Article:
I was sad to hear about the death last week of actress Kate O’Mara. The newspaper obituaries for her talked chiefly about her performance as Caress, little sister to Joan Collins’ über-bitch character Alexis Colby in that preposterous, glitzy and oh-so-1980s American soap opera Dynasty. Because Collins had created such a buzz when she’d joined the show, Dynasty’s producers were soon on the phone to various other vampish British actresses, desperate to up the high-class-British-crumpet quota even more. So O’Mara’s services were duly called upon, as were those of the impeccable Stephanie Beacham. To be honest, the glorious, campy slinkiness of Kate and Stephers and, it must be said, old Joanie herself was about the only reason to watch the stupid programme.
The striking and slightly feline-looking O’Mara had previous form in soap operas, although American audiences could be forgiven for not knowing this. She first made her mark in Britain starring in The Brothers, a BBC TV Sunday-night soap-drama that was extremely popular when it was broadcast but that seemed to vanish from public consciousness immediately afterwards. The show, the saga of a middle-class family with working-class roots – in those days there was still such a thing in Britain as social mobility – struggling with control of a big haulage company, was very much of its time. Indeed, when I think of it now, I find myself buffeted by a host of 1970s associations: dark, rainy and ultra-dull Sunday evenings, black and white TV sets, middle-aged men sporting wide shirt-lapels, loosely-knotted kipper ties, sideburns and oversized moustaches, boardrooms full of cigarette smoke and unprepossessing plastic and foam-filled furniture, whisky being endlessly poured out of chunky decanters and into chunky tumblers. The one sliver of glamour that this dour show had was, of course, Kate O’Mara.
A decade later she added a much-needed sliver of glamour to another British soap opera, the cheap, tacky and much-mocked Triangle. Triangle was a soap with a nautical setting. Probably the original idea had been for it to be about the adventures of the crew and passengers on board a luxury cruise liner while they shunted from exotic location to exotic location, but thanks to BBC budgetary restrictions it ended up being about the crew and passengers on that dankest, rustiest and most seasickness-inducing of vessels, a North Sea ferryboat. O’Mara played a sultry and mysterious passenger who spent the first episode of Triangle being ogled by the ferryboat’s leery crewmen. Then at the end of that episode she revealed herself as a millionaire-ess who’d just bought the whole ferry company. Ha!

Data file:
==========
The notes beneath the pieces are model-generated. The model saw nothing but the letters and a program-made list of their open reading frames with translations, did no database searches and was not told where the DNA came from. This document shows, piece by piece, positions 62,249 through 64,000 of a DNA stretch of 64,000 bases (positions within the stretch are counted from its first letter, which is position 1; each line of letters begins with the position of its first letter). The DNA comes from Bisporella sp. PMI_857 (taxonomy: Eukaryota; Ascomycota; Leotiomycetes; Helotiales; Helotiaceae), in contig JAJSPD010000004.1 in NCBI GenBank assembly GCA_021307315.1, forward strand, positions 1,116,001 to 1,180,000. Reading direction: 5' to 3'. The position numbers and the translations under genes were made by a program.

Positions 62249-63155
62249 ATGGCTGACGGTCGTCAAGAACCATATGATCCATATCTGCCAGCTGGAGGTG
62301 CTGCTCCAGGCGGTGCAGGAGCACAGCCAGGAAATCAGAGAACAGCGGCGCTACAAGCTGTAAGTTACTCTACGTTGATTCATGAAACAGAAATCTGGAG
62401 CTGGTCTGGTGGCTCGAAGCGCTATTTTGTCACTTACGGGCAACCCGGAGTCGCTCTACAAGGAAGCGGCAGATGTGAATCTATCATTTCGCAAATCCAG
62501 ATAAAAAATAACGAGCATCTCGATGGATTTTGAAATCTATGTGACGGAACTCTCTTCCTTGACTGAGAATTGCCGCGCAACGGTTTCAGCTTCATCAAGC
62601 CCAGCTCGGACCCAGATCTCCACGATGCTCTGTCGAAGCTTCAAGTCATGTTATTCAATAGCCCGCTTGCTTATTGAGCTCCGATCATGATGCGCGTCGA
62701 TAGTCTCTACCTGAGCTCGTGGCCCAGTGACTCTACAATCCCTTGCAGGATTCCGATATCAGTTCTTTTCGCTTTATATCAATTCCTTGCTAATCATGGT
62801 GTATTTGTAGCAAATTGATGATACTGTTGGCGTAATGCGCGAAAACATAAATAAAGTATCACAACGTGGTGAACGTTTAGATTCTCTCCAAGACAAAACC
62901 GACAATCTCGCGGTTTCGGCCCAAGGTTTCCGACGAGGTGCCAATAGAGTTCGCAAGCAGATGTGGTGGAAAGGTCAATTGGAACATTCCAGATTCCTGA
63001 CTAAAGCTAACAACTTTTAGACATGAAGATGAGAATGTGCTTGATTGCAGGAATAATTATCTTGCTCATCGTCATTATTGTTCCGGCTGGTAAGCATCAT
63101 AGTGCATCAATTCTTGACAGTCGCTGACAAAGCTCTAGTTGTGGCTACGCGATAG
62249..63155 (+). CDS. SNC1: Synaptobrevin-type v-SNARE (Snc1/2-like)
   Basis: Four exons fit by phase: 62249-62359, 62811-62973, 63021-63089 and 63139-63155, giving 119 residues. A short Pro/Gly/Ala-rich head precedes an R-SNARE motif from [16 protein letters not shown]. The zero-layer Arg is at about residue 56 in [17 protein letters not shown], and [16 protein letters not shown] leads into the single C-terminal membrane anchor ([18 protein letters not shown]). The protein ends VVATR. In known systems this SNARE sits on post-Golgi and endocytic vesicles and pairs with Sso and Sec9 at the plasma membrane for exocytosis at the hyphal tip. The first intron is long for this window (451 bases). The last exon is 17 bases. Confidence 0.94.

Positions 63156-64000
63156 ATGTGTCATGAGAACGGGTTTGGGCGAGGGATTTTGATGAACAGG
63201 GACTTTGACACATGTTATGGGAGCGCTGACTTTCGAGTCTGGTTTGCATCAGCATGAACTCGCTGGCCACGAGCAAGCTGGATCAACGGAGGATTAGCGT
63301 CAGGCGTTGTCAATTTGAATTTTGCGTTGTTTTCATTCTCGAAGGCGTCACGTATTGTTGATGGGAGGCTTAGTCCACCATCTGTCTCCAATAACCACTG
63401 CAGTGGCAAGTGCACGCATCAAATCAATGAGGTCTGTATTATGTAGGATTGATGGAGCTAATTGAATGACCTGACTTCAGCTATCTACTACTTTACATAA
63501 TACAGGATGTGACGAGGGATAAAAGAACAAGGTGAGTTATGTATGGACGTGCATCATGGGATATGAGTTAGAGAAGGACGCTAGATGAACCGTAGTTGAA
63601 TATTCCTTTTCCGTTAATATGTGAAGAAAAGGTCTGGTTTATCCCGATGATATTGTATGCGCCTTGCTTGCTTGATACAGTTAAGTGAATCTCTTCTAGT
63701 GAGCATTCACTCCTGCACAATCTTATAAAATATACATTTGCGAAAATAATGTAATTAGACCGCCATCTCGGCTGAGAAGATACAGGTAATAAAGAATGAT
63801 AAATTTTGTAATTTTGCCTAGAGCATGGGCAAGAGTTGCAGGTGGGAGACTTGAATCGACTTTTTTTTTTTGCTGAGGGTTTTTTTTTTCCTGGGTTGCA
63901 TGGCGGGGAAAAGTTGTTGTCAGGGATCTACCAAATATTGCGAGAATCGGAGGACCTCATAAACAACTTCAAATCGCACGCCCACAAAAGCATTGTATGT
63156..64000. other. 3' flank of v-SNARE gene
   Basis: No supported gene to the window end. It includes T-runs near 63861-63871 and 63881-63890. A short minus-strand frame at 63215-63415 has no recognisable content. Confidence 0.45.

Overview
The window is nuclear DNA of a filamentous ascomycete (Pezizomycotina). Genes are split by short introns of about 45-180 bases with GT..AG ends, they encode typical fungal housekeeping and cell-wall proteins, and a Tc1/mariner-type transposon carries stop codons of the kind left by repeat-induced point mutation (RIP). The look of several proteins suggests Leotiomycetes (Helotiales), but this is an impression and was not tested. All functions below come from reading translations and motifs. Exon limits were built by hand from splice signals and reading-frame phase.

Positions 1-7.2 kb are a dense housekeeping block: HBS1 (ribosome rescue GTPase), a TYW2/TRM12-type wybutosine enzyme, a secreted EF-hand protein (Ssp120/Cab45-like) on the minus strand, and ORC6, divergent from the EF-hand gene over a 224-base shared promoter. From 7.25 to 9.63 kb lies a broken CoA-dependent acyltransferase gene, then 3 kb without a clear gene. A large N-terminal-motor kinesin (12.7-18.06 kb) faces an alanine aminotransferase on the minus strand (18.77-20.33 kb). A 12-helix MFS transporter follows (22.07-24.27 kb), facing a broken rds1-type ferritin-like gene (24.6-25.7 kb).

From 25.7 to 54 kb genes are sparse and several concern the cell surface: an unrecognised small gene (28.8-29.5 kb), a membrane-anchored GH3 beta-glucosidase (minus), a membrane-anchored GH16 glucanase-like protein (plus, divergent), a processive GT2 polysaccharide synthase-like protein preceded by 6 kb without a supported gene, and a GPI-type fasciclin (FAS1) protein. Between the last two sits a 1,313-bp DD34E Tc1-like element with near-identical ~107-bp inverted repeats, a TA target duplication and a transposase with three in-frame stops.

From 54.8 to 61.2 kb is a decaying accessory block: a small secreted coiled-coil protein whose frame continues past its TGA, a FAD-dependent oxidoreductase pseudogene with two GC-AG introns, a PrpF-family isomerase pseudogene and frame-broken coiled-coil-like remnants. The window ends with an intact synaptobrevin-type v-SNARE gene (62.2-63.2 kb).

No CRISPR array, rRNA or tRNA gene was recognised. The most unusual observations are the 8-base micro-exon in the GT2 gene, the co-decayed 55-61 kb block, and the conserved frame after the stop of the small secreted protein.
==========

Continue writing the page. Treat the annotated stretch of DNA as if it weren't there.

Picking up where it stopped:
But never mind the soap operas. O’Mara had cult-movie and cult-TV status too. Like just about every other showbiz glamour-puss who came to prominence in 1970s Britain, she served a stint with the much-loved studio Hammer Films, appearing in the period gothic horror movies that they churned out when the country still had a functioning film industry. She turned up, for instance, in 1970’s The Horror of Frankenstein, directed by Jimmy Sangster, who’d written scripts for many of the studio’s best-regarded films 10 or 15 years earlier. By 1970, however, Sangster was bored with the gothic formula and he decided to turn The Horror of Frankenstein into a spoof of the genre. It is not a good film, though. About the kindest thing that can be said about it is that, as spoofs go, it isn’t in the same league as Mel Brooks’ Young Frankenstein – it’s nowhere near it.